Pocket Pistols: The Magnificent 7

What’s the most important rule of a gunfight? Have a gun at hand when you need it. Regardless the caliber (big or small), a gun won’t do any good if it isn’t on you when you need it. The problem is, most people are lazy, complacent, or both.

Much of the talk about picking the perfect self-defense handgun revolves around hard statistics such as action, caliber, features, brand reputation, etc. However, what’s often omitted in the calculus is the human factor. People are lazy. They buy guns that reflect the current trends. Bravado, machismo, or women wanting to prove they can be ‘one of the boys,’ cause them to buy a firearm that’s a pain to carry or shoot. Other guns are simply inconvenient at times and get left behind.

Fade away photo revealing a gun in the man's vest pocket
With pocket carry, you can target an assailant from inside the pocket, without them knowing it.

We could publish a slew of articles about being disciplined, the importance of training, statistics, horror or success stories, but none of this will overcome human nature. I know, I’ve been as guilty as anyone. What I learned was one gun did not serve all my needs. At times I feel the need to carry to carry a full-size handgun. It has the capacity, hand-filling grip, sight picture… It truly is the best choice. After all, how many police officers or military personnel do you see with a micro compact on their hip?

At times, I’d look at a full-size 1911 or Glock and feel ashamed, but know I was not going to carry it. Perhaps it was a quick trip to the store or down the street to the mailbox, but complacency won out. My solution was options. While a full-size is still the best option in my opinion, I’ve opted for a pocket pistol for “those” times… It may not be the biggest caliber with the most power, capacity will be less, but I’ll have it on my person should the wolf start huffing and puffing.

If you’ve been considering an easy-to-carry pocket pistol, you’re in luck. We’ve done the research and compiled a list of seven of the best pocket pistols on the market.

Diamondback DB9 9mm

Boxed 9mm Ammunition and Diamondback DB9 pistol
There are several great ammo choices for the DB9, but be careful to remember that they are not rated for +P.

Diamondback Firearms has a reputation of having a gun for most any pursuit (AR-15s, AR-10s, 5.7x28mm large format, micro compacts) at a price we can all afford. The DB9 is now on its fourth generation. The micro compact carries 6+1 rounds of 9mm, and ranks as one of the smallest in its size category. The DB9 measures just 14.5 inches tall and 5.75 inches long. Not small enough? You can shrink it farther by using the included flush fit magazine.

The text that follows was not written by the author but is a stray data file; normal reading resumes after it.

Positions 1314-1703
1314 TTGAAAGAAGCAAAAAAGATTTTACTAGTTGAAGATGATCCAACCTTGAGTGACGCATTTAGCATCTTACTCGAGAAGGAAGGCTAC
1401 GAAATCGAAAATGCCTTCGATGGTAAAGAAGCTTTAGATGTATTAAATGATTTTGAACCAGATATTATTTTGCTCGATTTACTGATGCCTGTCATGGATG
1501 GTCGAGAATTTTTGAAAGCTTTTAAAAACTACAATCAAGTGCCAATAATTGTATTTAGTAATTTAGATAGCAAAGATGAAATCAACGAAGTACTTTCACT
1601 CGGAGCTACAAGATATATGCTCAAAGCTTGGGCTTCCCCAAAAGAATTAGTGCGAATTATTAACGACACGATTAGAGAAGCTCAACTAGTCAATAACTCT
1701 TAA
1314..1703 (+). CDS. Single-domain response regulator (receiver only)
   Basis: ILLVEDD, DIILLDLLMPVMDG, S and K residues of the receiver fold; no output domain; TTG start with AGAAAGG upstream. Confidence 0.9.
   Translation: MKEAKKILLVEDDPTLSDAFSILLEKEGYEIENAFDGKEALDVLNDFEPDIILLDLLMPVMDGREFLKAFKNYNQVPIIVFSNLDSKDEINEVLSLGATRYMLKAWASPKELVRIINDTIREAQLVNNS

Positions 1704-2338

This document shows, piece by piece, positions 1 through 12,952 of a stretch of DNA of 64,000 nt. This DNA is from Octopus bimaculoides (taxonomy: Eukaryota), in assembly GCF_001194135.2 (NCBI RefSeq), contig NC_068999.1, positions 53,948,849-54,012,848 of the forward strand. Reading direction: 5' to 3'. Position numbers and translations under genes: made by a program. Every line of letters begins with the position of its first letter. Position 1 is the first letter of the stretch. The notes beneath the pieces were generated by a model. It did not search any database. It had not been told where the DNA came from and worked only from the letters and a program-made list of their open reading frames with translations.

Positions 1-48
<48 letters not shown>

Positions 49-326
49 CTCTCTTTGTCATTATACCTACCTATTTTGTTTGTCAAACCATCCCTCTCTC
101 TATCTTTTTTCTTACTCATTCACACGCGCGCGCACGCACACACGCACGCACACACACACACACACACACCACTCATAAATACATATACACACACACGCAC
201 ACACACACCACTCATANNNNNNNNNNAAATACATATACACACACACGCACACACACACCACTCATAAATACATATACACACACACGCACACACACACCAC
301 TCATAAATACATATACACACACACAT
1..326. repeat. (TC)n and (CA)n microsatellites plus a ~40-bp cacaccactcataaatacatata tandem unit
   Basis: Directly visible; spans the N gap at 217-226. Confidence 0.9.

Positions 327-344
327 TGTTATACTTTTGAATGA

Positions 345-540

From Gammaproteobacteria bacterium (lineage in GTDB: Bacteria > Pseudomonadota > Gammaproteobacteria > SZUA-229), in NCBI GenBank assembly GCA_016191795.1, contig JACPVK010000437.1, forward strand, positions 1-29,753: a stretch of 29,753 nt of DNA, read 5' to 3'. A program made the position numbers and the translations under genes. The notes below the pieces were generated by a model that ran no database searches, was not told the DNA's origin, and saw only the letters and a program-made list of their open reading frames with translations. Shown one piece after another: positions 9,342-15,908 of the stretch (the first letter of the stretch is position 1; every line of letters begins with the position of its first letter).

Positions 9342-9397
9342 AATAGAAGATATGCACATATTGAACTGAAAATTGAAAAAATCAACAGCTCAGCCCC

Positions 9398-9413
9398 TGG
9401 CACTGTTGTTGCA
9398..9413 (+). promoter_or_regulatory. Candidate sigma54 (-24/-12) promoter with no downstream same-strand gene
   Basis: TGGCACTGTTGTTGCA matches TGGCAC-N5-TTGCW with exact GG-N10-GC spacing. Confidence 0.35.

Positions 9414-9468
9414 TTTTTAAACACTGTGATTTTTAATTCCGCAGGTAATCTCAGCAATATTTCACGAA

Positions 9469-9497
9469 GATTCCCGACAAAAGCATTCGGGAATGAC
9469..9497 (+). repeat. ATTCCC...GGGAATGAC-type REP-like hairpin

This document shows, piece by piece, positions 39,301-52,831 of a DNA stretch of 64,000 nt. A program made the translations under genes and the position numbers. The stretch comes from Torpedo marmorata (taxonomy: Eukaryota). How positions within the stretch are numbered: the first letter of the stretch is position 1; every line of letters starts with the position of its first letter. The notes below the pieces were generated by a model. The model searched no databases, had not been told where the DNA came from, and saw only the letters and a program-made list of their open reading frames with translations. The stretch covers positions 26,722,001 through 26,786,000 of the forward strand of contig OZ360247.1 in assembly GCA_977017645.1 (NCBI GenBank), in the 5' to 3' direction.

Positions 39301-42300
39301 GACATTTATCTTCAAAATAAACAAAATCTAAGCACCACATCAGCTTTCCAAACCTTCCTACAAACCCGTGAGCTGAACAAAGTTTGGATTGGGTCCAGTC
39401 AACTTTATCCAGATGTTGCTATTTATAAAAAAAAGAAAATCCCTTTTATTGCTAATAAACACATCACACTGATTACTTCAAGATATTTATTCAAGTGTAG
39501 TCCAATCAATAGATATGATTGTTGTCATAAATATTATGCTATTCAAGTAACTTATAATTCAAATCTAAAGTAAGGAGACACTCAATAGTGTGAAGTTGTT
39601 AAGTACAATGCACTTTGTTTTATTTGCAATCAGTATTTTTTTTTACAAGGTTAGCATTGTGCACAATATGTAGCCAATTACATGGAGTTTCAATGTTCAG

The DB9 is a striker-fired DAO pistol that has a surprisingly good 5.5 trigger pull. The price tag rivals other manufacturers closeout prices, but that does not mean that it’s a cheap gun. I know, I own a few of them. The DB9 handles and shoots much better than you’d expect given the cost.

The Diamondback DB9 easily slips into the pocket of your blue jeans, purse, or jacket pocket for quick access in an emergency. If things get dicey in a hurry, your hand will already be on your gun.

Glock Model 42 .380 ACP

Glock 42 profile view
Small enough to carry comfortably, but large enough for proper hand purchase.

For the longest time, there was a conspicuous gap in Glock’s product lineup. It started with 9mm and worked its way up from there. Then, about a decade ago, Glock shot to the forefront of the .380 ACP market with the introduction of the G42. The Glock 42 is a single stack design that measures about 4 inches tall, 5.57 inches long, and a touch under 1-inch in width. (About, close to, just under… Glock is on the metric system.)

Packing 6+1 rounds of .380 ACP, the G42 does not tout the high capacity of Glock’s other subcompact offerings. The tradeoff offers a small footprint that is lightweight and easily concealed. However, you’ll have all the familiarity in grip angle, ergonomics, controls that made Gaston Glock famous. As they say, if you’ve shot one Glock, you’ve shot them all.

SIG Sauer P938 9mm

SIG P938 subcompact 9mm semiautomatic handgun with steel slide, black grip frame and wood grips
The P938 looks like the baby of the classic and traditional 1911 family.

The SIG P938 is a pistol that is sure to please single-action fans and 1911 lovers alike — in a pocket-sized, micro-compact package. The SIG Sauer P938 SAS packs the power and performance of the 9mm cartridge, the control layout of a classic 1911, and some specialized refinements into a truly pocketable package. The P938 measures a tad less than four inches tall, six inches long, and barely over an inch wide.

The P938 packs 7+1 rounds of 9mm (+P rated), features a crisp, single-action trigger with a 1911-style ambi manual safety. SIG spared no effort with its radical dehorning process that results in an ultra-smooth, snag-free profile that’s ideal for concealed carry. For fast target acquisition, the P938 features SIG’s FT Bullseye a tritium fiber-optic site that is embedded below the surface of the slide.

With the FT Bullseye sight, target acquisition is fast, but it certainly designed for point shooting and close range work. SIG Sauer recommends trying to avoid shooting past 10 yards with it for best results. That said, with practice the sights are surprisingly quick and accurate to use.

The reduced range is not an issue in my opinion. All micro compacts are designed for short range use. However, the novel design eliminates a major snag hazard. As a bonus for those who carry the SIG P938 SAS regularly, it won’t tear up the lining of your pocket.

Seecamp LWS .32 ACP

Colt Government 1911 .45 ACP pistol (top) and Seecamp .32 ACP pistol (bottom) for size comparrison
For size comparison, the Seecamp with a Colt 1911 Government Model pistol in .45 ACP.